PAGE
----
Most of us have some sort of camera on our phones now and many take quite high resolution images but it can still be difficult to take sharp, detailed jewellery pictures with just a cameraphone. This is where the Nimbus Cloud Dome cones in – it is a mini studio set up designed specifically for taking jewellery pictures with a phone. We were intrigued when we heard about it, so asked photography tutor Elaine Yeung to take a look.
The Nimbus Cloud Dome Starter Set consists of the photography dome and photography base, which can also be purchased separately. Using the cloud dome, you can get professional looking photos of jewellery without going anywhere near an actual camera or computer.
Like flat pack furniture, the product requires an initial assembly but once put together, it is lightweight, portable and ready for action. The thick translucent plastic material of the dome and base diffuses the light surrounding it giving the object under the dome even lighting and no distracting reflections.
You simply position your camera phone in place at the top of the dome using the elastic cords and put the dome over the jewellery, which is either on the base or any other surface you choose. It is that straightforward. No need to wrestle with the collapsible light tent, get tangled up with the wires for lights or endlessly adjust the tripod. With this setup, the photos can already be online in the same time it takes just to set up all that other equipment.
The base gives an evenly lit background to the photos, though not quite the crisp white the product description suggests but this can be rectified by changing the camera settings or any editing the image after either on or off the phone.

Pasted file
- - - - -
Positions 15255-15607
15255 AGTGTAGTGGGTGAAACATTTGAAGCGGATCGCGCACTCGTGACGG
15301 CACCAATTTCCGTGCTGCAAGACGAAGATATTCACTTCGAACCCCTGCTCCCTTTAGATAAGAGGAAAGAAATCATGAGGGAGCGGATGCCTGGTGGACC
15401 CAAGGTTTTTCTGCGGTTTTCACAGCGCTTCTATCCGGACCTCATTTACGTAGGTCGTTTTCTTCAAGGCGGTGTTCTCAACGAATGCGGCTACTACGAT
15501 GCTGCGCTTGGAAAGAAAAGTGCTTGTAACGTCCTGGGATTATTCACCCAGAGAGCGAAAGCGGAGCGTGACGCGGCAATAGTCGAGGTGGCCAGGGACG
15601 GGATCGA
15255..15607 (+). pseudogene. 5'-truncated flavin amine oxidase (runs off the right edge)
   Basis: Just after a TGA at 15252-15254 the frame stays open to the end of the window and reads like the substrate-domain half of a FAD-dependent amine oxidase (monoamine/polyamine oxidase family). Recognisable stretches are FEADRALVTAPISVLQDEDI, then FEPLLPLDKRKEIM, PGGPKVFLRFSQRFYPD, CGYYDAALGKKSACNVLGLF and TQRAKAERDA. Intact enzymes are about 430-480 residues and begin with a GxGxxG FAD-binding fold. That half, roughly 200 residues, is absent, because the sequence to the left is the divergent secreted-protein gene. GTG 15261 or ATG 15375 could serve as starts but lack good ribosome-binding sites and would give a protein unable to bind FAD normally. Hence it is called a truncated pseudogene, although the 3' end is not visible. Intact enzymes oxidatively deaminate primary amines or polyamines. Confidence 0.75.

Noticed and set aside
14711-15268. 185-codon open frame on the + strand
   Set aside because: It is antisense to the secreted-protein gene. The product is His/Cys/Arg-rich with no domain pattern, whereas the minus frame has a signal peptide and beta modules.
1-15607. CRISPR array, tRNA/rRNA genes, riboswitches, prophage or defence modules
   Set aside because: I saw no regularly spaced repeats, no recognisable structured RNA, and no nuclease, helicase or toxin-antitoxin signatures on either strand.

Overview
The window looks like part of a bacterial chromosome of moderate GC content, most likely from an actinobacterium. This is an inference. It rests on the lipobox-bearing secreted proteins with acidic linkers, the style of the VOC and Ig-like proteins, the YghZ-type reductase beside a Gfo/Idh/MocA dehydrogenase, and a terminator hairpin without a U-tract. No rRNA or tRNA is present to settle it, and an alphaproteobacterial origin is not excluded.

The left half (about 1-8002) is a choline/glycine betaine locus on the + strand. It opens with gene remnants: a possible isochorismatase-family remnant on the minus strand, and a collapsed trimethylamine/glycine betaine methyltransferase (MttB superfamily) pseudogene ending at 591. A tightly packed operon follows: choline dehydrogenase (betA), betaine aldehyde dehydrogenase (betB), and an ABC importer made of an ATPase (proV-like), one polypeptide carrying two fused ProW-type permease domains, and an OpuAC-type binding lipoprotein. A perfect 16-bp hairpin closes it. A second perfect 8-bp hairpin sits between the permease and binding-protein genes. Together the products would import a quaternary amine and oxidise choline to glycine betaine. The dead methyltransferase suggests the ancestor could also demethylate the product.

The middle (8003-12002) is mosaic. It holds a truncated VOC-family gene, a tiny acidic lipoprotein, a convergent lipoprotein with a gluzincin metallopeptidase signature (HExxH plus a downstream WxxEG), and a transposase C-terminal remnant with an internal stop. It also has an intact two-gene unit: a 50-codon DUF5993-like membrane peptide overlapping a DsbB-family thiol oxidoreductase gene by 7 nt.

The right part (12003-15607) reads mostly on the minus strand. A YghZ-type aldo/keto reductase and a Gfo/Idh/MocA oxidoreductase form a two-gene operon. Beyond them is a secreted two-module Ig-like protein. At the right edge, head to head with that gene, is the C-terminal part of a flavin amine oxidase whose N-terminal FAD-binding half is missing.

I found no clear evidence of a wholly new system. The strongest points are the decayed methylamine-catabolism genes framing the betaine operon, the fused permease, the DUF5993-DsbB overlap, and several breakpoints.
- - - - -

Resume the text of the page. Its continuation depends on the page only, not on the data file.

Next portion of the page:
The hole in the base is for an additional light source which, in the spirit of mobile technology, we tested using the light from another phone. The light was concentrated in the centre of the background causing dark surrounding shadows, which may have been the fault of placing the light source too close. This may work if the item being photographed is small and you zoom in to take the photo. Otherwise, a suggestion would be to place the light further away or decrease the intensity of the light.
Because we were backlighting the piece for this try we used the flash on the camera. The resulting image isn’t flattering as the flash from the camera is harsh and direct.
Instead, we tried using a studio light but the thickness of the dome meant the light needed to be close in order to raise the ambient light levels inside although this doesn’t spread entirely across the dome.
Over all we found it was tricky to get the lighting right and would need practice but if you were using the dome in a room with bright ambient lighting you shouldn’t need to use additional lighting and the dome will diffuse the light to reduce shadows.
The Cloud Dome starter kit is a good option for those who want photos fast without the fuss of bulky equipment and camera or the extra step of downloading, processing and uploading photos with a computer but you will be limited in how much you can edit your pictures and how big you might be able to print them at a high resolution.
The Nimbus Cloud Dome Starter Set costs £95.99 (inc VAT) and is available from CooksonGold